Full-text available
To review the conceptual bases of Person-centred Integrative Diagnosis (PID) as a component and contributor to person-centred psychiatry and medicine and to outline its design and development. An analysis was conducted of the historical roots of person-centred psychiatry and medicine, tracing them back to ancient Eastern and Western civilizations, to the vicissitudes of modern medicine, to recent clinical and conceptual developments, and to emerging efforts to reprioritize medicine from disease to patient to person in collaboration with the World Medical Association, the World Health Organization, the World Organization of Family Doctors, the World Federation for Mental Health, and numerous other global health entities, and with the coordinating support of the International Network for Person-centered Medicine. One of the prominent endeavours within the broad paradigmatic health development outlined above is the design of PID. This diagnostic model articulates science and humanism to obtain a diagnosis of the person (of the totality of the person's health, both ill and positive aspects), by the person (with clinicians extending themselves as full human beings), for the person (assisting the fulfillment of the person's health aspirations and life project), and with the person (in respectful and empowering relationship with the person who consults). This broader and deeper notion of diagnosis goes beyond the more restricted concepts of nosological and differential diagnoses. The proposed PID model is defined by 3 keys: broad informational domains, covering both ill health and positive health along 3 levels: health status, experience of health, and contributors to health; pluralistic descriptive procedures (categories, dimensions and narratives); and evaluative partnerships among clinicians, patients, and families. An unfolding research program is focused on the construction of a practical guide and its evaluation, followed by efforts to facilitate clinical implementation and training. PID is aimed at appraising overall health through pluralistic descriptions and evaluative partnerships, and leading through a research program to more effective, integrative, and person-centred health care.
Grounded on the idea that medicine should focus on the patient in the totality of his person and not only on his or her disease, person-centred medicine (PCM) proposes conceptual principles and practical means to reach this goal. This chapter will present these principles and one of the main tools elaborated to implement them: the methodological role of empathy as a way to include the subjectivity of the participants (the patient, their family or their caregivers, and the health professionals—medical and nonmedical) in the medical encounter. Additionally, we refer to relationships of PCM with the PCA.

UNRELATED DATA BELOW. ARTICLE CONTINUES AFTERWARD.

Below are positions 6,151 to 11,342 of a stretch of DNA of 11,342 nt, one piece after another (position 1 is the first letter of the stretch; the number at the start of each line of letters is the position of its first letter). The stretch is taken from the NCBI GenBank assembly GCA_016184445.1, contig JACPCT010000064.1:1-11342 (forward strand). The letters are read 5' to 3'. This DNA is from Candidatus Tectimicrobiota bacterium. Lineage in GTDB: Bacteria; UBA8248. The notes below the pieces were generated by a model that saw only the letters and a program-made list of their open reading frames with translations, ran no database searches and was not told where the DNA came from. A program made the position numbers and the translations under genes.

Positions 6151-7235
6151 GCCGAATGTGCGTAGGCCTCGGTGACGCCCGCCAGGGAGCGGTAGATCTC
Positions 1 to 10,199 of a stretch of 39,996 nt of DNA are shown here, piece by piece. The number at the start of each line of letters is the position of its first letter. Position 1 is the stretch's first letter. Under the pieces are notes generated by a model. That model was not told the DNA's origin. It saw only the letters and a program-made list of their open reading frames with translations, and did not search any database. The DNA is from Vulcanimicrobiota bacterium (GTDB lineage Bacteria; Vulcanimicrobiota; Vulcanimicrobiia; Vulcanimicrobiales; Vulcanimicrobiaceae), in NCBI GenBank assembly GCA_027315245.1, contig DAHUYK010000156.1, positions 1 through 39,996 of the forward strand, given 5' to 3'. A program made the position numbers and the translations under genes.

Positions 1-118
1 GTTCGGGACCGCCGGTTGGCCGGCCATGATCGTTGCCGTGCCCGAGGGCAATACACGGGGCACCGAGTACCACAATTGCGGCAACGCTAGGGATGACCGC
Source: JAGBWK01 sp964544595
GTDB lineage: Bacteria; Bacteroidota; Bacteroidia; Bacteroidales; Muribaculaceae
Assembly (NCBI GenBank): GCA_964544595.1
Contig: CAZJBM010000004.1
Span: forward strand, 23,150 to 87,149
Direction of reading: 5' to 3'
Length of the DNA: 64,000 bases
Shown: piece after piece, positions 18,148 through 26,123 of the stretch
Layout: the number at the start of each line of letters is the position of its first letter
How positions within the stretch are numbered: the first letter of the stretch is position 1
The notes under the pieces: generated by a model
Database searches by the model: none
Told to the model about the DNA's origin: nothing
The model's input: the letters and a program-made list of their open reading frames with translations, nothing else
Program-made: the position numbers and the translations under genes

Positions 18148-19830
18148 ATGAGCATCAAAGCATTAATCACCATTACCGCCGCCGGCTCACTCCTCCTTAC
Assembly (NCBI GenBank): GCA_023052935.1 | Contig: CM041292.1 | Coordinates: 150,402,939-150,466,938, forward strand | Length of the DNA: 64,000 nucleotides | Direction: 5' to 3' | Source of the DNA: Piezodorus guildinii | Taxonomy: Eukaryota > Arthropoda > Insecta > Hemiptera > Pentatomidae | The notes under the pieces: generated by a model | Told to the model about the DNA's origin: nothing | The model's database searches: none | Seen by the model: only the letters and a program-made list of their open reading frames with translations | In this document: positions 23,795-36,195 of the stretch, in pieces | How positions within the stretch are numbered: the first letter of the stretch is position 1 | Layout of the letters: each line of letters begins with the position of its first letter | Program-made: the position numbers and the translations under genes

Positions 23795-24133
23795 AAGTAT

Du manifeste au subjectif: ce qu’est la médecine de la personne [From objectivity to subjectivity: what is person centered medicine Paris: Dunod
  • M Botbol
Person-centered medicine and subjectivity Interdisciplinary applications of the person-centered approach
  • M Botbol
  • D Lecic-Tosevski
Une histoire de l’empathie [A history of empathy]
  • J Hochmann
The illness narratives
  • A Kleinman
Diagnosis and reality: a noun is a terrible thing to waste. Psychopathol Spec Issue Philos Methodol Found Psychiatr Diagn
  • Js Strauss
The Finnish integrated model for early treatment of schizophrenia and related psychoses
  • Yo Alanen
  • V Lehtinen
  • K Lehtinen
Concepts of disease: their relevance for psychiatric diagnosis and classification. Psychopathol Spec Issue Philos Methodol Found Psychiatr Diagn
  • Ce Berganza
  • Je Mezzich
  • C Pouncey
arbre de vie-éléments de la psychopathologie du bébé [The tree of life-principles of infant psychopathology]. Toulouse: Eres
  • S L Lebovici
Psychological perspective in psychiatry for the person
  • M Botbol
  • Yo Alanen
  • Lecic Tosevski
Charles Scribner's Sons; 1937. Reprint Continuum International Publishing Group
  • M I Buber
Temps et récit [Time and narrative]. Paris: Le Seuil
  • P Ricoeur
Aristotle’s nicomachean ethics: reader’s Guide. London: Continuum
  • C Warne
ce qu’est la médecine de la personne [From objectivity to subjectivity: what is person centered medicine
  • M Botbol
  • Du Manifeste Au Subjectif